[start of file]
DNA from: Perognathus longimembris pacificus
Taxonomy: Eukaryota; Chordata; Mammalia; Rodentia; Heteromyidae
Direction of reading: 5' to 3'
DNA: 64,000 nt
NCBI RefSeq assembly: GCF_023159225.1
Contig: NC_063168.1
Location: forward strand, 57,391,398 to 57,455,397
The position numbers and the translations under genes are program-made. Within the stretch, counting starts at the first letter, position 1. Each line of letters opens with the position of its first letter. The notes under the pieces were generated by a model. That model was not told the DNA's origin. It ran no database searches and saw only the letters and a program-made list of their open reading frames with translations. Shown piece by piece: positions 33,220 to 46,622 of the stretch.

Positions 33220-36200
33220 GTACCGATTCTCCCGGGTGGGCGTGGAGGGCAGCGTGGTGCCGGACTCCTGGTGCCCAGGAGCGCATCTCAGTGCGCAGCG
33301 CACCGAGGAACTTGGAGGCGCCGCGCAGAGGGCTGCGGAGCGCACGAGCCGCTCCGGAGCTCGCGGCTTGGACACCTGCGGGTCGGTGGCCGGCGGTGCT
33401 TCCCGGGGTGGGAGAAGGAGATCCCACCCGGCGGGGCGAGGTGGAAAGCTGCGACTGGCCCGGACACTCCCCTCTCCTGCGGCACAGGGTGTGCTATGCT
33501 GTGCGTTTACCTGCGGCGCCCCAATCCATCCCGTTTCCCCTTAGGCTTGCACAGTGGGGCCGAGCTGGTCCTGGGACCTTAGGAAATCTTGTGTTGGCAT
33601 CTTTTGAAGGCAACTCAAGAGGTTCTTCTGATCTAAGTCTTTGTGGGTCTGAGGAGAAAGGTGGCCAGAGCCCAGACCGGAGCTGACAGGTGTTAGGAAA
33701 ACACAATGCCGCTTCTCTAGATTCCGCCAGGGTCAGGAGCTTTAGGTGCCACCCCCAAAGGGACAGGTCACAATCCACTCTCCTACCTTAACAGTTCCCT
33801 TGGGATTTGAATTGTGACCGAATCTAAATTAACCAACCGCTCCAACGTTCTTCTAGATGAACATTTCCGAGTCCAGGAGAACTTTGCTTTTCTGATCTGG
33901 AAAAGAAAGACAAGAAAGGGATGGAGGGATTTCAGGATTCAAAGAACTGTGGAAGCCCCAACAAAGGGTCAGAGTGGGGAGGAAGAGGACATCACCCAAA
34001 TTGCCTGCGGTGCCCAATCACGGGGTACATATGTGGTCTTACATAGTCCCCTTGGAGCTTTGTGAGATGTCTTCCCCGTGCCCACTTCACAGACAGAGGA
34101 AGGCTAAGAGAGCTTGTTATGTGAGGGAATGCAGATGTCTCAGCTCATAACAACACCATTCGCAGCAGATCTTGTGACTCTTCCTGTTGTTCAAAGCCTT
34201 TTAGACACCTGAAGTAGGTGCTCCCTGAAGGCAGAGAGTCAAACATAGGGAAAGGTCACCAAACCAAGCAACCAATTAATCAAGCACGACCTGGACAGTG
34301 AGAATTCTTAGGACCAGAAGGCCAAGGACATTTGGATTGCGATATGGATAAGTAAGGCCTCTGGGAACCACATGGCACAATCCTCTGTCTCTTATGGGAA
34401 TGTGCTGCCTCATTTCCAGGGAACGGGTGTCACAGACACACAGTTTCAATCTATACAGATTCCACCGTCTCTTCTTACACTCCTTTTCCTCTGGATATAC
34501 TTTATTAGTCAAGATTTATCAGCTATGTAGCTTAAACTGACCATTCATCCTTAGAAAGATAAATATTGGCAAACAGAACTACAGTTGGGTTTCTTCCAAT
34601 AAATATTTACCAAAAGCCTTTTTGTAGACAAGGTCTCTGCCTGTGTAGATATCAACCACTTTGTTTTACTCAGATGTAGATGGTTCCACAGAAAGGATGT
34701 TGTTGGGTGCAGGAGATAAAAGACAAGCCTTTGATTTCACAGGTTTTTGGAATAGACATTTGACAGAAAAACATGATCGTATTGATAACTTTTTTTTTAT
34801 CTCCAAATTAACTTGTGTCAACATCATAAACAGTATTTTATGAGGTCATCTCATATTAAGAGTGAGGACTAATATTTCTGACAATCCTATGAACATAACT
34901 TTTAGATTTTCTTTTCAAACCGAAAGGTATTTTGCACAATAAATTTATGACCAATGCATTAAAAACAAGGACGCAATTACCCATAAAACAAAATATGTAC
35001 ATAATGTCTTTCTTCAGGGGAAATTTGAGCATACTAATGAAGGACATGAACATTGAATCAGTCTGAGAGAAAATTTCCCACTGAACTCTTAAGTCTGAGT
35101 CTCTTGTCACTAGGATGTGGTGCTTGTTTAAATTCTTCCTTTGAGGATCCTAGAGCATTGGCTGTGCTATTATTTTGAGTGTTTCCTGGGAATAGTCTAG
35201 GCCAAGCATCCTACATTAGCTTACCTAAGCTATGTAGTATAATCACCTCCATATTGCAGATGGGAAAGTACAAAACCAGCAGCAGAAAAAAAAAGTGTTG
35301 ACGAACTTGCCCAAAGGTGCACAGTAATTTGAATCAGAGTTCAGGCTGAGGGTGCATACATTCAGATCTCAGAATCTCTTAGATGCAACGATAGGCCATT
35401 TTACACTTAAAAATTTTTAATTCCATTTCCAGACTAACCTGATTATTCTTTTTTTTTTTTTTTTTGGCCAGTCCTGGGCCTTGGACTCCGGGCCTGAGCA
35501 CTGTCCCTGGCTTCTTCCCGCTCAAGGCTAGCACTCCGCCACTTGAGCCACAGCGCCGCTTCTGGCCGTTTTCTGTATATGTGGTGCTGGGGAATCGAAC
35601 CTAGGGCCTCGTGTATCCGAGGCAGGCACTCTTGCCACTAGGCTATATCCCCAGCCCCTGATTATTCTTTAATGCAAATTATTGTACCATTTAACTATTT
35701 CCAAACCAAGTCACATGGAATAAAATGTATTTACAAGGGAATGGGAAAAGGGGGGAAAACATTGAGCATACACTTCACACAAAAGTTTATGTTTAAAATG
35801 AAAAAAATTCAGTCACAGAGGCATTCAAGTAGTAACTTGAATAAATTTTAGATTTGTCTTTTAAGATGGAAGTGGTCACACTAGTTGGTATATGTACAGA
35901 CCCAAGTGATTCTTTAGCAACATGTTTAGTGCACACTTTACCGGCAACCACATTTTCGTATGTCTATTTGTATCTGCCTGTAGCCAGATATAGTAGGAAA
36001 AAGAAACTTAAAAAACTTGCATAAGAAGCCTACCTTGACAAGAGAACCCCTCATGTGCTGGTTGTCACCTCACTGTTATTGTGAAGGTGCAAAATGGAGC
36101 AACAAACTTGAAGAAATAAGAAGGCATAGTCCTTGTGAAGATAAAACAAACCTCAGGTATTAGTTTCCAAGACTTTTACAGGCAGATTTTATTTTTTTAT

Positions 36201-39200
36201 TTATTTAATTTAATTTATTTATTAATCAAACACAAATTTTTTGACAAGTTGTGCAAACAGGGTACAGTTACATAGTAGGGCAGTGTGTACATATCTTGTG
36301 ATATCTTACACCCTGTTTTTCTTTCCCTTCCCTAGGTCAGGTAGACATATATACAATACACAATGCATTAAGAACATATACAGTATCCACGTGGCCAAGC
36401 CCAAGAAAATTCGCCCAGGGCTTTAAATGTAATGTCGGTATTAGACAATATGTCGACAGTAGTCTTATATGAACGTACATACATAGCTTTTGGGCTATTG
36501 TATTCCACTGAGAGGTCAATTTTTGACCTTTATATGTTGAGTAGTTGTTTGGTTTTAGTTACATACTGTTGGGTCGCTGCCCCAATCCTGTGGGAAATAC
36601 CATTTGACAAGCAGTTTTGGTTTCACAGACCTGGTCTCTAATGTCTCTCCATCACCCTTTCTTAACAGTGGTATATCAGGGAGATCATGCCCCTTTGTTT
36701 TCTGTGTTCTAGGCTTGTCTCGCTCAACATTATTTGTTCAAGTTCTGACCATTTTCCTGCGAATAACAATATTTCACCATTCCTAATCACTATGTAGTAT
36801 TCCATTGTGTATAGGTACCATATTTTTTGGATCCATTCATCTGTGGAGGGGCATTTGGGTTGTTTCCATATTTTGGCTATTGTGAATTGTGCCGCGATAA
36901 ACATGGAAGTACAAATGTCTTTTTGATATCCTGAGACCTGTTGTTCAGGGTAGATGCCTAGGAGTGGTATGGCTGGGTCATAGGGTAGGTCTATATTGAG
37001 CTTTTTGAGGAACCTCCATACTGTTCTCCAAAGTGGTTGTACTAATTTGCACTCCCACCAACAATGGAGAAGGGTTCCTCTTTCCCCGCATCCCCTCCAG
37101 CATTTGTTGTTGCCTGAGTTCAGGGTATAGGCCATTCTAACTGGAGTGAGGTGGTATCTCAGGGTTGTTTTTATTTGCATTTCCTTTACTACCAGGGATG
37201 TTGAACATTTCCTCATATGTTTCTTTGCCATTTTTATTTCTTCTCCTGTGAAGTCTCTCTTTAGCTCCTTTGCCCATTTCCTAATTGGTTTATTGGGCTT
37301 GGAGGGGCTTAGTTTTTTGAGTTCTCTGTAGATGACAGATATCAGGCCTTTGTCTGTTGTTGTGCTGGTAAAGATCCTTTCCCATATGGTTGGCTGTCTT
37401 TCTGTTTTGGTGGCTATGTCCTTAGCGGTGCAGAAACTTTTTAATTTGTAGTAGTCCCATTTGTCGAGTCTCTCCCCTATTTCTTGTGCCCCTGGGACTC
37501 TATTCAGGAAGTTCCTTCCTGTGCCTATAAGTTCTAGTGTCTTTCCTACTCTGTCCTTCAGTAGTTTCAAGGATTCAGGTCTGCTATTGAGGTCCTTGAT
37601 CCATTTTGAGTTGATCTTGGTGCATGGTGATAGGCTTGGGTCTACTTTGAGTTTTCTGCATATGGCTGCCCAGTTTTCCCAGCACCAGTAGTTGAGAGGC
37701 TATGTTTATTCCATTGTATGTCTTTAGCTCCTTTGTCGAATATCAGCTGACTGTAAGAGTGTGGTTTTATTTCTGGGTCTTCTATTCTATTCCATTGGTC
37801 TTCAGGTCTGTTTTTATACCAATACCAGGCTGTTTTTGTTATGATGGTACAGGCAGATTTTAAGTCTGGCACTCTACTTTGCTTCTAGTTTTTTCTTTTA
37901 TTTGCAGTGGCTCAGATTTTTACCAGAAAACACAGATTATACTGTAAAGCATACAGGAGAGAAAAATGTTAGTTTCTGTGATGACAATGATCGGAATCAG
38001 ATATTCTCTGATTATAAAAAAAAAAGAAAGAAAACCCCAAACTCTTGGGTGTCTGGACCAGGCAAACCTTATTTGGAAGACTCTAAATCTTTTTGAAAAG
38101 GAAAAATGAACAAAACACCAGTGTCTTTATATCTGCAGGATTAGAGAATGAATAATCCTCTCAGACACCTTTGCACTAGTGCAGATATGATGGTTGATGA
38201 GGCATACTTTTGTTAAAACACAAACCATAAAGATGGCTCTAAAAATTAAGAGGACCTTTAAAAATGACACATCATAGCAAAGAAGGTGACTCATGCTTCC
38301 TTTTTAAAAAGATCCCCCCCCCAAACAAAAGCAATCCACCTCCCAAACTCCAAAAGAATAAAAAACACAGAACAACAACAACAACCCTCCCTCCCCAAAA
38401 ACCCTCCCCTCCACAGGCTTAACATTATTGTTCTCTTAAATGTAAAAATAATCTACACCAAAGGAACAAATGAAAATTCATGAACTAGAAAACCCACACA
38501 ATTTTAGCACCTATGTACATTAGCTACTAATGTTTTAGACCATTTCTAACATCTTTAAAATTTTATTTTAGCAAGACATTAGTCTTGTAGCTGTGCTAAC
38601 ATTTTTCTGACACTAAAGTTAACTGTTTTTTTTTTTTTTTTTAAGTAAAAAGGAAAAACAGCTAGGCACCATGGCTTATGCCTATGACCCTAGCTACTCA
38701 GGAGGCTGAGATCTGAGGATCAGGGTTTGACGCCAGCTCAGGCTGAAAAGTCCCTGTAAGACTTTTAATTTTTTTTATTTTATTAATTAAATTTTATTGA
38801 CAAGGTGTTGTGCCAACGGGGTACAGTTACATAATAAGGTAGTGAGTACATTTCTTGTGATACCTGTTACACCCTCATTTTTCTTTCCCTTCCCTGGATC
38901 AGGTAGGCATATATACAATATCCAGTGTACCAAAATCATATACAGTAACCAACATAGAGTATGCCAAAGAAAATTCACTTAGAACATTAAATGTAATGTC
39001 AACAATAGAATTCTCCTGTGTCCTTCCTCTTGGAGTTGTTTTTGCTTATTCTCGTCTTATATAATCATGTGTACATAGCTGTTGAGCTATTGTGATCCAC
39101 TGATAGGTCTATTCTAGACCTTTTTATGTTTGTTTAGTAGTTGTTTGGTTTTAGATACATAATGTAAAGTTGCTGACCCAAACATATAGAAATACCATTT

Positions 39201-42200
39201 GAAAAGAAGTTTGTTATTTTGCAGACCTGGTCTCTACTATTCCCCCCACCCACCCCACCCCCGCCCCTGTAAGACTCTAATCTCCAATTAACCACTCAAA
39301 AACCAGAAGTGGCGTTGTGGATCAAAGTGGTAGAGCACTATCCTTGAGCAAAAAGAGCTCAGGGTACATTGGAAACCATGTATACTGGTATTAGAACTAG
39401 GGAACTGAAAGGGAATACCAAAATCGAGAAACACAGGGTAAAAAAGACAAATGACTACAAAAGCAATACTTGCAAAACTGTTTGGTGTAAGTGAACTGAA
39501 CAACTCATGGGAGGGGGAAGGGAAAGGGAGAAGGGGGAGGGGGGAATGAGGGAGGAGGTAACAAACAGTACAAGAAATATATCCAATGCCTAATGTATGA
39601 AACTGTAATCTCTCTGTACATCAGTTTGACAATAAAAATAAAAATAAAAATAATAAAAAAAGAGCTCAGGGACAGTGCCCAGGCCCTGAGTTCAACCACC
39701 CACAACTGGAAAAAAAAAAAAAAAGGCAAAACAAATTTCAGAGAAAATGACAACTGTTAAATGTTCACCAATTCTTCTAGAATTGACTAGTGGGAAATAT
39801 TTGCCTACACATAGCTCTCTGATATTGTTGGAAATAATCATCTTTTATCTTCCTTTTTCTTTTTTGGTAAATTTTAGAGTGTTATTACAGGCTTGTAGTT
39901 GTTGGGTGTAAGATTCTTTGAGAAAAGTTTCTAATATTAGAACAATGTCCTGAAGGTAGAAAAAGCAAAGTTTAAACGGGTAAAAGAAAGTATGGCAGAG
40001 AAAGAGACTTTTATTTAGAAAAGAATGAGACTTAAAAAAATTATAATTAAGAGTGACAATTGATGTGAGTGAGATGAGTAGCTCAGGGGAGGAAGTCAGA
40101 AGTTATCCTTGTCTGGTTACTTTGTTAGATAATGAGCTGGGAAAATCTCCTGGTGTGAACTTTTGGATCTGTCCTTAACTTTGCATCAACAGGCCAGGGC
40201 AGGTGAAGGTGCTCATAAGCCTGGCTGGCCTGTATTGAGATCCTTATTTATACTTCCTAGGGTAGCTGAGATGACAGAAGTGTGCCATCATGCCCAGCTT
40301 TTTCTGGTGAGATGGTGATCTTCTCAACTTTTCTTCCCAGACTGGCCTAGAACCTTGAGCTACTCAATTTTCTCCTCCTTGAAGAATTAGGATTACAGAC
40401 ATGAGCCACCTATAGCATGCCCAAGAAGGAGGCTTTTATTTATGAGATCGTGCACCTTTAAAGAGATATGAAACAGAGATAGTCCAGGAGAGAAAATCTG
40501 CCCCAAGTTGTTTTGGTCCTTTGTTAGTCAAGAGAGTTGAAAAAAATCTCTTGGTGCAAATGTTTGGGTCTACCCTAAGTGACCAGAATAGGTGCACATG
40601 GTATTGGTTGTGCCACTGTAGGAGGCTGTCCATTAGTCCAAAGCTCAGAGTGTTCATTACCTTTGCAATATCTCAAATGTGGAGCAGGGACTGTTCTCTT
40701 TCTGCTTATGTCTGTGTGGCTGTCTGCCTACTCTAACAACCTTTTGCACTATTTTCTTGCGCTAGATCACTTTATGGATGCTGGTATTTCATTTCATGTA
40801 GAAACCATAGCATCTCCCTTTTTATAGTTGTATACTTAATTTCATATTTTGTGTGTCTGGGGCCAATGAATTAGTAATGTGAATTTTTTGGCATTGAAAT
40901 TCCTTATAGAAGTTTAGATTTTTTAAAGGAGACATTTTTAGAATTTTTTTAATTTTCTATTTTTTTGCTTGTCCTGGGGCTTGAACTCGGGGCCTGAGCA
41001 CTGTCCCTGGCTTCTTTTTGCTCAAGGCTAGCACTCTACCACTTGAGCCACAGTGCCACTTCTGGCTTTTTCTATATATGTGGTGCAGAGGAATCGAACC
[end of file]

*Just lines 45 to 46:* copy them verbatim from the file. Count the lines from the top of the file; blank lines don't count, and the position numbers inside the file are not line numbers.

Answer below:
36601 CATTTGACAAGCAGTTTTGGTTTCACAGACCTGGTCTCTAATGTCTCTCCATCACCCTTTCTTAACAGTGGTATATCAGGGAGATCATGCCCCTTTGTTT
36701 TCTGTGTTCTAGGCTTGTCTCGCTCAACATTATTTGTTCAAGTTCTGACCATTTTCCTGCGAATAACAATATTTCACCATTCCTAATCACTATGTAGTAT